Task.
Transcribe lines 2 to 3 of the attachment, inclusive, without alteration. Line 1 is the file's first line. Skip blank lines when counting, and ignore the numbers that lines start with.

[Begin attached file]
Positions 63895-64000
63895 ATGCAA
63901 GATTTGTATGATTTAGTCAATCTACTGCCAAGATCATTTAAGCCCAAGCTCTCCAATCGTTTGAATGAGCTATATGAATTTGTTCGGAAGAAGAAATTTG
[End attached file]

63895 ATGCAA
63901 GATTTGTATGATTTAGTCAATCTACTGCCAAGATCATTTAAGCCCAAGCTCTCCAATCGTTTGAATGAGCTATATGAATTTGTTCGGAAGAAGAAATTTG